What about stress?
Stress, particularly chronic stress, can negatively affect your health. It not only causes issues related to heart health, but it can also lead to uncomfortable physical symptoms like headaches and stomach problems. A stressful event causes the body to react and release a hormone, adrenaline, which speeds up your heart rate and breathing and briefly raises your blood pressure. It’s often called the “fight or flight” response. Chronic stress means that your body is in this state for days and even weeks on end, leading to an increase in heart rate and blood pressure. This may damage artery walls.
Stress may be particularly relevant to women who previously had a heart attack. A heart attack is a life-threatening and unpredictable event, which causes serious amounts of stress during and after the event. Women who have experienced a heart attack often report feeling a lack of control, uncertainty, and helplessness. This resulting psychological stress may not only affect women’s emotional well-being, but it also negatively affects their cardiac health and recovery after the heart attack.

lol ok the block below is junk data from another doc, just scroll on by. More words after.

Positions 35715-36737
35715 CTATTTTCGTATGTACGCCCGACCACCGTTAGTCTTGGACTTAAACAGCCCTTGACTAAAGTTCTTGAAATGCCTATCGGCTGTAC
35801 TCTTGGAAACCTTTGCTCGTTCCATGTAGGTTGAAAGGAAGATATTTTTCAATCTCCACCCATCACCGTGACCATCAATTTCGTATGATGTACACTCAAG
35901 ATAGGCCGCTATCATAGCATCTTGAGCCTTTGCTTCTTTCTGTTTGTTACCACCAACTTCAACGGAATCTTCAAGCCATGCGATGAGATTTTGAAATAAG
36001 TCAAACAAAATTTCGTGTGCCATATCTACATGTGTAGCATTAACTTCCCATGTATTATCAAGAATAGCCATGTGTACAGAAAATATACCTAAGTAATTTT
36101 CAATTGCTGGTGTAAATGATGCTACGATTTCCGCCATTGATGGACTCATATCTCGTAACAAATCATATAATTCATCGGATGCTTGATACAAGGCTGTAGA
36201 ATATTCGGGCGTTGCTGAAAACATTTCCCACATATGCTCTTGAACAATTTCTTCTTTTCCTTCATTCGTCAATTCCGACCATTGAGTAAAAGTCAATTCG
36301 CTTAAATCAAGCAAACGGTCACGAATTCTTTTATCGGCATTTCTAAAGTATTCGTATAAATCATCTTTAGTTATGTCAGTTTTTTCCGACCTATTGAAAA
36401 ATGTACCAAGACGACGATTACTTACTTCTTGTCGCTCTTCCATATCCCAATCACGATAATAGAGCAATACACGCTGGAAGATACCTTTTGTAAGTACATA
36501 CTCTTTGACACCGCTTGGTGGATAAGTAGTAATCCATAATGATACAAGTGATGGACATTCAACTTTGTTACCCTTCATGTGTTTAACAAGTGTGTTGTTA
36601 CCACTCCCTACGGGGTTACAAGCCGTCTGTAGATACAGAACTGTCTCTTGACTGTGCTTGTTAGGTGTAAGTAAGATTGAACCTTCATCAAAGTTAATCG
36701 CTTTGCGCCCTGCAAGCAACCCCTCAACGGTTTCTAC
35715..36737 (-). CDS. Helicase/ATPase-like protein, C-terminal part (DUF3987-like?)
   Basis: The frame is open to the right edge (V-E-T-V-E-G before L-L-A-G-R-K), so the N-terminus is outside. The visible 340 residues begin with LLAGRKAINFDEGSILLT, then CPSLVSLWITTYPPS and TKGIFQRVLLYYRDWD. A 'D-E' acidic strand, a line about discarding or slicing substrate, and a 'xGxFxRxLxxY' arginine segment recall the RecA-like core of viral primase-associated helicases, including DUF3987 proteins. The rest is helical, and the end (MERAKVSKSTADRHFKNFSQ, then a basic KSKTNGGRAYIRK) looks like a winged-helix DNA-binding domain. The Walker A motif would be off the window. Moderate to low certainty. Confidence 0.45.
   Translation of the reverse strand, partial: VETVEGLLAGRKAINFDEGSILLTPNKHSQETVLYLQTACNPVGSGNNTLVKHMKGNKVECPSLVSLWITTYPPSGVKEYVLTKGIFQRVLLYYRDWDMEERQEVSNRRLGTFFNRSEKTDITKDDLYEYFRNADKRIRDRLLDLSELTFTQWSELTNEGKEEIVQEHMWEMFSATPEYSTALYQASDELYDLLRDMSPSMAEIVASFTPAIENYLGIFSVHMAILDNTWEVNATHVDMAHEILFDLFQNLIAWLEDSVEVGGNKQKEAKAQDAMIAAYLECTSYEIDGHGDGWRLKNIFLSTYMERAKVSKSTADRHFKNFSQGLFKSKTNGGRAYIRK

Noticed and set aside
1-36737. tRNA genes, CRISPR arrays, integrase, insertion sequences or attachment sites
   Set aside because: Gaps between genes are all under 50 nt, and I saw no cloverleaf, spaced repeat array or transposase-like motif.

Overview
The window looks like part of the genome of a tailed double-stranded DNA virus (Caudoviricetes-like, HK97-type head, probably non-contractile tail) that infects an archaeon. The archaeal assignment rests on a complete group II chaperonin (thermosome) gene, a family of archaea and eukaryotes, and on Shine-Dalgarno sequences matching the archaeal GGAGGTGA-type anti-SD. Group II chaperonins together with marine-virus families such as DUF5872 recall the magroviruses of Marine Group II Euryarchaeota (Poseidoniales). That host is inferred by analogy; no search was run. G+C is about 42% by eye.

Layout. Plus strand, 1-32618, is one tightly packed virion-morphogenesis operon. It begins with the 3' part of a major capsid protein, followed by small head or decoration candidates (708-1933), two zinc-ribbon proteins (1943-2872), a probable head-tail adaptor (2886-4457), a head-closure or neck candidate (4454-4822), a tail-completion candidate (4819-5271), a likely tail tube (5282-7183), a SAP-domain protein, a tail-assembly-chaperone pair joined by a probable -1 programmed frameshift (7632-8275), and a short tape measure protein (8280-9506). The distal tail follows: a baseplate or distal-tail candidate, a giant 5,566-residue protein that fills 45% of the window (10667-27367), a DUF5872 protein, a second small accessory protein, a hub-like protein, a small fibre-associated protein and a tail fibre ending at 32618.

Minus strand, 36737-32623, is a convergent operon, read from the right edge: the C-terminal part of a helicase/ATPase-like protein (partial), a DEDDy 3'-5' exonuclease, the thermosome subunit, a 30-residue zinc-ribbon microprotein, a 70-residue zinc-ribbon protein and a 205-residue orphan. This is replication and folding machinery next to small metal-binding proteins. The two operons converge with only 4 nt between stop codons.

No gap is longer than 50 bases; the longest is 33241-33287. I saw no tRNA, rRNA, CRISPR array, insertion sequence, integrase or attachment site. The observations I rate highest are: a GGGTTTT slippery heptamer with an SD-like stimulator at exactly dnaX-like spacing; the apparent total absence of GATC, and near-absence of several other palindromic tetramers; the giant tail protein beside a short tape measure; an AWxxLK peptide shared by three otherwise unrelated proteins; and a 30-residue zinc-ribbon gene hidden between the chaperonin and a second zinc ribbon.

There are ways to manage stress. You can try exercising, maintaining a positive attitude, quitting smoking, and eating well. You also can try relaxation or stress management techniques.
If you could tell women one thing about heart health, what would it be?
Know your numbers and use your numbers. Discuss your risk factors with your doctor, and take action around the risk factors that can be controlled.
Is there anything else you’d like to share?
You should know that the heart attack symptoms women experience may be different than classic chest pain. For example, women may experience nausea, vomiting, and pain in the back, neck, jaw, or throat, among other symptoms. Learn the symptoms of a heart attack so that you can get help right away.
Learn more about heart disease and women.
The statements and opinions in this blog post are those of the author and do not necessarily represent the views of the U.S. Department of Health and Human Services Office on Women's Health.